About Haskell Thread Model

Jan-Willem Maessen jmaessen at MIT.EDU
Tue Oct 14 10:43:02 EDT 2003

William Lee Irwin III <wli at holomorphy.com> discusses SMP threading issues:
> On Mon, Oct 13, 2003 at 12:02:52PM -0400, Jan-Willem Maessen wrote:
> > In reality you probably want to use some sort of thin lock / fat lock
> > approach a la Java.  Is the location thinly locked?  If so, CAS in a
> > fat lock instead, then wait on that.  Now update requires a CAS as
> > well, to see whether the thin lock was fattened.  If so, the fat lock
> > must be unlocked and deallocated.
> > Naturally, we'd like to keep track of unshared objects so we can avoid
> > any kind of complicated update protocol in the common case.  This
> > requires the implementor to establish a careful and clear contract
> > between the compiler, the GC, and the thread scheduler.
> This sounds very heavyweight. I'd be tempted to start looking at
> lockless algorithms from the outset if you need to synchronize such
> basic/frequently exercised operations.

The above is about as lockless as you can get.  The reader can read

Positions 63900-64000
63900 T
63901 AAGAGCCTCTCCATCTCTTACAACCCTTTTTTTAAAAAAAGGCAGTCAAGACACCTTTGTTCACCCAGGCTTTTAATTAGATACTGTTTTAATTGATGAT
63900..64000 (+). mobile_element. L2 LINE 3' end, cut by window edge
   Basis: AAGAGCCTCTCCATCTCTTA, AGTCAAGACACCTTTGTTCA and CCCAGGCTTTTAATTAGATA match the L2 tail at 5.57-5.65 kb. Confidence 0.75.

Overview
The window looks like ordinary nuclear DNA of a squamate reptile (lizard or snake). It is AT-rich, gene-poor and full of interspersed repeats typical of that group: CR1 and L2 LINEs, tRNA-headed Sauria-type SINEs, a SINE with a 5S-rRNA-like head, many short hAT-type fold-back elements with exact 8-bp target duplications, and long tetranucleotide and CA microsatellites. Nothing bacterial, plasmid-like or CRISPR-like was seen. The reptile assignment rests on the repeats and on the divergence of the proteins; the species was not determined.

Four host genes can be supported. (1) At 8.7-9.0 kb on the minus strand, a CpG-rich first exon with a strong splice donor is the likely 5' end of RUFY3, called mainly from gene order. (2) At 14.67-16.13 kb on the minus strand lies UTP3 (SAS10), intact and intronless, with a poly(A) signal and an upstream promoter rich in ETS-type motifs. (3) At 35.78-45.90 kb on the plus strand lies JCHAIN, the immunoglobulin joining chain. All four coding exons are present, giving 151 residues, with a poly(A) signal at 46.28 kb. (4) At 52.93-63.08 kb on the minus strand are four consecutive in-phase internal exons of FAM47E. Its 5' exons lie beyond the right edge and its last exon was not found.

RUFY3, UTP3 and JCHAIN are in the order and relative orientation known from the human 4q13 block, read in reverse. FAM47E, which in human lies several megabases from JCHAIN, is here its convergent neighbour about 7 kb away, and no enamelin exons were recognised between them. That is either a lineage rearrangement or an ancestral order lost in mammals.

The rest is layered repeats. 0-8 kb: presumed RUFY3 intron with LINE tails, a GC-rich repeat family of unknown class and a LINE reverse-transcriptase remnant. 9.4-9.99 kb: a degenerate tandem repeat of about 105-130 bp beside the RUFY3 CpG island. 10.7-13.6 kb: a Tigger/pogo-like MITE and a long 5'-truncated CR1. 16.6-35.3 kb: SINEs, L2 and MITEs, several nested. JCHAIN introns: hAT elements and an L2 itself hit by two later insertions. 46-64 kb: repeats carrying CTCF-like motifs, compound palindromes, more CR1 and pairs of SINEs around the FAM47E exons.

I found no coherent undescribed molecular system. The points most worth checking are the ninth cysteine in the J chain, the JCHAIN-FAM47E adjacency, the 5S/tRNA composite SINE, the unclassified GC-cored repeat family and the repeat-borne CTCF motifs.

the object header, and only does fancy stuff if the object is
uncomputed.  The writer can fill the object at the cost of a memory
barrier (if stores are not ordered) and a compare and swap.  All the
rest of the complexity is to get blocked threads to play nicely with
the OS.  

It's possible that the futex abstraction in Linux would be really
helpful here; I don't know it well enough to say.  Ideally the OS
would give us a primitive that says "block this thread until this
location changes value, but don't expect the OS to be told when that
happens"---in which case we need only a memory barrier, and not a CAS.
In this latter case, if we have a machine with ordered stores we don't
need any special operations at all, and thus we need not make a
local/global distinction (though it may still be useful for
multiprocessor GC).

> [Re: multiprocessor GC]
> I've not really heard horror stories per se, but indirectly I've gotten
> the idea that the JVM's out there spent a lot of time on this. I suspect
> some of the Java userspace lock contention I've seen was related to GC.

Possibly.  Mostly it involve a lot of development effort to make it
correct, and still more dvelopment effort to tune it so that it
performs reasonably.  Again, because Haskell is allocation-intensive
it's likely to require more intensive tuning, and probably a different
GC strategy (for example, copying GC looks more attractive).

-Jan-Willem Maessen
jmaessen at alum.mit.edu

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